Caitlin Clark Did It Her Way

It’s hard to write about someone finally breaking a scoring record without sounding, well, like a broken record. You have to wring several hundred words from a great player doing a thing they always do, but doing it enough to meet some benchmark that has no bearing on anything, that says so little about the kind of player they are or the legend they’ve created. What more is there to write about Caitlin Clark?

On Thursday night, she set the NCAA women’s basketball scoring record previously held by Kelsey Plum. The senior guard got it over with in a hurry: She entered Iowa’s matchup against Michigan eight points shy of passing Plum. Not quite three minutes into the game, having already scored Iowa’s first five points, she took a pass in transition and pulled up from near the logo to break the record. “It was perfect. It was absolutely perfect,” said Lisa Bluder, the one head coach in America for whom a logo heave with 25 seconds on the shot clock is just like she drew it up. It was not a matter of if, nor a matter of when, nor really ever a matter of how. “Y’all knew I was going to shoot a logo three for the record,” Clark said in the postgame press conference. “Come on now.” 

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She’s right. There’s no novelty in Caitlin Clark scoring: She is more efficient and a craftier passer, but the player who logged points 3,526, 3,527, and 3,528 the way she did last night is fundamentally the same player she was three years ago, when she first showed up on this website in a second-round NCAA tournament gamer that declared this freshman from Iowa a purveyor of the “rude pull-up” and “electric, must-watch TV.” I’m not sure how many people were actually watching the “must-watch TV.” That game set Clark against eventual first-overall WNBA draft pick Rhyne Howard of Kentucky, but aired on ESPNU, which is kind of amazing to think about now. Clark might represent a sea change in the way people cover and follow women’s sports, but for all her transformative power, she’s pretty consistent. She takes the same bonkers shots she always has, she weaponizes transition the way she always has, she plays the part of the competitive psycho the way she always has. The biggest difference between Caitlin Clark three thousand points ago and Caitlin Clark today is that other people started to care. The hype met her where she already was.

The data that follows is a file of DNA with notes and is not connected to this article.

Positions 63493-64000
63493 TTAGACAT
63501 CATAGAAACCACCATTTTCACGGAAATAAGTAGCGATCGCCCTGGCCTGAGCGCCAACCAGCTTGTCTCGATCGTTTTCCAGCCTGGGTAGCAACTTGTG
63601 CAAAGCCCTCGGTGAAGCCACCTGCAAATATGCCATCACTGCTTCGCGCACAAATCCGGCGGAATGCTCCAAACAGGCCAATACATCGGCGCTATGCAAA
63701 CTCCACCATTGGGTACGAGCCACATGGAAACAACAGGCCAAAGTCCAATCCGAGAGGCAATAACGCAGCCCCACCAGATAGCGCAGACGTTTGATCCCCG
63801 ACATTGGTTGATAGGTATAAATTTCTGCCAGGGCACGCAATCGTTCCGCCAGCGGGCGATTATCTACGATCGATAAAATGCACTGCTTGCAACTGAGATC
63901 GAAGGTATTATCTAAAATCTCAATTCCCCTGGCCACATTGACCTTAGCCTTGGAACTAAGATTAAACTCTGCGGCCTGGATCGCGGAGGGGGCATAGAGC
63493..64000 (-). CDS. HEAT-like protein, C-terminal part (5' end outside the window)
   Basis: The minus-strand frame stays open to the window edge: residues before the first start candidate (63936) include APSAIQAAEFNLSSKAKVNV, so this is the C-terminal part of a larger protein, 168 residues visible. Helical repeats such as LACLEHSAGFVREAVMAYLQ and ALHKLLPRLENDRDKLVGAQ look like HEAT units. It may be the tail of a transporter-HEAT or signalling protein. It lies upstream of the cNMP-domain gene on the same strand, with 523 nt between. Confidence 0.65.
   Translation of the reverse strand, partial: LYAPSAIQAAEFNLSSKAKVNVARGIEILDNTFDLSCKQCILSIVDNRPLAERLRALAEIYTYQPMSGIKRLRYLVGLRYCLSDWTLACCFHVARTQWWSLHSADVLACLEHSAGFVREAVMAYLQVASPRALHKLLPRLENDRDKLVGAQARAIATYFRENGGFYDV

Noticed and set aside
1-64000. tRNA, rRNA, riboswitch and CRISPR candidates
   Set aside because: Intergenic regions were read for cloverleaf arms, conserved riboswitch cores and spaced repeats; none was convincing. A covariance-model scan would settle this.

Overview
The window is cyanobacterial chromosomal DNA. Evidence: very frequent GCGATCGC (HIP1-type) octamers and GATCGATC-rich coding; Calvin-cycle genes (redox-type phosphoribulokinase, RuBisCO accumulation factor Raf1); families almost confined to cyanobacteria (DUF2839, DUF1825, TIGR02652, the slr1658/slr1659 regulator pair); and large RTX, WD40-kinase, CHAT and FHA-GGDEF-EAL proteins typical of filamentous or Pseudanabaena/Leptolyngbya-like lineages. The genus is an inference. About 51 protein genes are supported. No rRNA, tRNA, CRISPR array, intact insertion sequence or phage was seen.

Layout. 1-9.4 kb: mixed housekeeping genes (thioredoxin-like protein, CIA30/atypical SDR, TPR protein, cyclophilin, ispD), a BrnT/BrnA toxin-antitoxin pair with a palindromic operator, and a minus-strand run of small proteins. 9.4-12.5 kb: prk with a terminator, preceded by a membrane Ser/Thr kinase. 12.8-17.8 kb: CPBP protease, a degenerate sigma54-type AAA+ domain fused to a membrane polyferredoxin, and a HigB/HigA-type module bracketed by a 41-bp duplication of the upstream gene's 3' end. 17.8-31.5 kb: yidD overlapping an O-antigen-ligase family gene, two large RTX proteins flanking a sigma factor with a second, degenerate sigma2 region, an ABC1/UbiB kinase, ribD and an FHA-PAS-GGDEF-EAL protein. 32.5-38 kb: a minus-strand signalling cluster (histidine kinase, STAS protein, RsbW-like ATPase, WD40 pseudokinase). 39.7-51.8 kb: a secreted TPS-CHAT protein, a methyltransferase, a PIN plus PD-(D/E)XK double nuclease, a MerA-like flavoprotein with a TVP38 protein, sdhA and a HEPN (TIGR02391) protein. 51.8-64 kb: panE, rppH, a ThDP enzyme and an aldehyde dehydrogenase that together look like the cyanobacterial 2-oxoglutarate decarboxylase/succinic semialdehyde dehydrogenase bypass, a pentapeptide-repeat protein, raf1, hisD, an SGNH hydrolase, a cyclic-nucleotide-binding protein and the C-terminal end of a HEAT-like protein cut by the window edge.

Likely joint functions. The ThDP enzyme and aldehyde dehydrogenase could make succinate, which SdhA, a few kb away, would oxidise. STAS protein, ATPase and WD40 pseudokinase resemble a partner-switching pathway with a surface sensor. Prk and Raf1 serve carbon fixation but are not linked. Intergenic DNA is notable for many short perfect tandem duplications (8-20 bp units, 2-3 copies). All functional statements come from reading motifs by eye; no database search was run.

Which doesn’t make her any less fun to watch, three years and three thousand points later. With the exception of some refs and some Big Ten coaches, no one tires of the Caitlin Clark Show, and the Caitlin Clark Show never stops. At the end of the first quarter of last night’s game, she herself had outscored Michigan, with 23 points to their 22. She would end the night with a career-high 49 points—never mind her 13 assists—setting Iowa’s single-game scoring record, too. She’ll have her chance at other records this season: Lynette Woodard’s D-I women’s college basketball record (3,649 points, set when women’s basketball was governed by the AIAW, whose stats the NCAA doesn’t recognize) and Pete Maravich’s NCAA basketball record (3,667 points). She’ll break them, of course, and you’ll know what to expect when she does.

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